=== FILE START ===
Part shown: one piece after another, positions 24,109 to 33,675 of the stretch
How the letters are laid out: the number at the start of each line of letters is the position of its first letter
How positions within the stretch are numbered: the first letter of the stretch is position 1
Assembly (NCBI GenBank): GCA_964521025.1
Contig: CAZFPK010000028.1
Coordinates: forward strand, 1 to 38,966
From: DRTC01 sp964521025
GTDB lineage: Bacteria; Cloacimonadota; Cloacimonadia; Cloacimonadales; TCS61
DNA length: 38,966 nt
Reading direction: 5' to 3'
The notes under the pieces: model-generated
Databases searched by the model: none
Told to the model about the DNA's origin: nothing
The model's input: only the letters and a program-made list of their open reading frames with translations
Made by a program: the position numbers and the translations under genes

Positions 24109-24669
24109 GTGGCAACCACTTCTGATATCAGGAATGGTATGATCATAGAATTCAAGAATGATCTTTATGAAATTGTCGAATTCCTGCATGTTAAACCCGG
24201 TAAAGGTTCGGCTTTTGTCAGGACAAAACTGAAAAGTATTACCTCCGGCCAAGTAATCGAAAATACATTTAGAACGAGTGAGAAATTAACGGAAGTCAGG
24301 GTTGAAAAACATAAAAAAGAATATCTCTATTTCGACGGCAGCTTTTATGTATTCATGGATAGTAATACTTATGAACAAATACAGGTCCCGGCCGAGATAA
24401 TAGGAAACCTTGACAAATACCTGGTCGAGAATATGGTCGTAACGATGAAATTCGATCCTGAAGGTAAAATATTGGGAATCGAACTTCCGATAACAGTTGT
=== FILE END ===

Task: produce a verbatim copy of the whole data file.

Part shown: one piece after another, positions 24,109 to 33,675 of the stretch
How the letters are laid out: the number at the start of each line of letters is the position of its first letter
How positions within the stretch are numbered: the first letter of the stretch is position 1
Assembly (NCBI GenBank): GCA_964521025.1
Contig: CAZFPK010000028.1
Coordinates: forward strand, 1 to 38,966
From: DRTC01 sp964521025
GTDB lineage: Bacteria; Cloacimonadota; Cloacimonadia; Cloacimonadales; TCS61
DNA length: 38,966 nt
Reading direction: 5' to 3'
The notes under the pieces: model-generated
Databases searched by the model: none
Told to the model about the DNA's origin: nothing
The model's input: only the letters and a program-made list of their open reading frames with translations
Made by a program: the position numbers and the translations under genes

Positions 24109-24669
24109 GTGGCAACCACTTCTGATATCAGGAATGGTATGATCATAGAATTCAAGAATGATCTTTATGAAATTGTCGAATTCCTGCATGTTAAACCCGG
24201 TAAAGGTTCGGCTTTTGTCAGGACAAAACTGAAAAGTATTACCTCCGGCCAAGTAATCGAAAATACATTTAGAACGAGTGAGAAATTAACGGAAGTCAGG
24301 GTTGAAAAACATAAAAAAGAATATCTCTATTTCGACGGCAGCTTTTATGTATTCATGGATAGTAATACTTATGAACAAATACAGGTCCCGGCCGAGATAA
24401 TAGGAAACCTTGACAAATACCTGGTCGAGAATATGGTCGTAACGATGAAATTCGATCCTGAAGGTAAAATATTGGGAATCGAACTTCCGATAACAGTTGT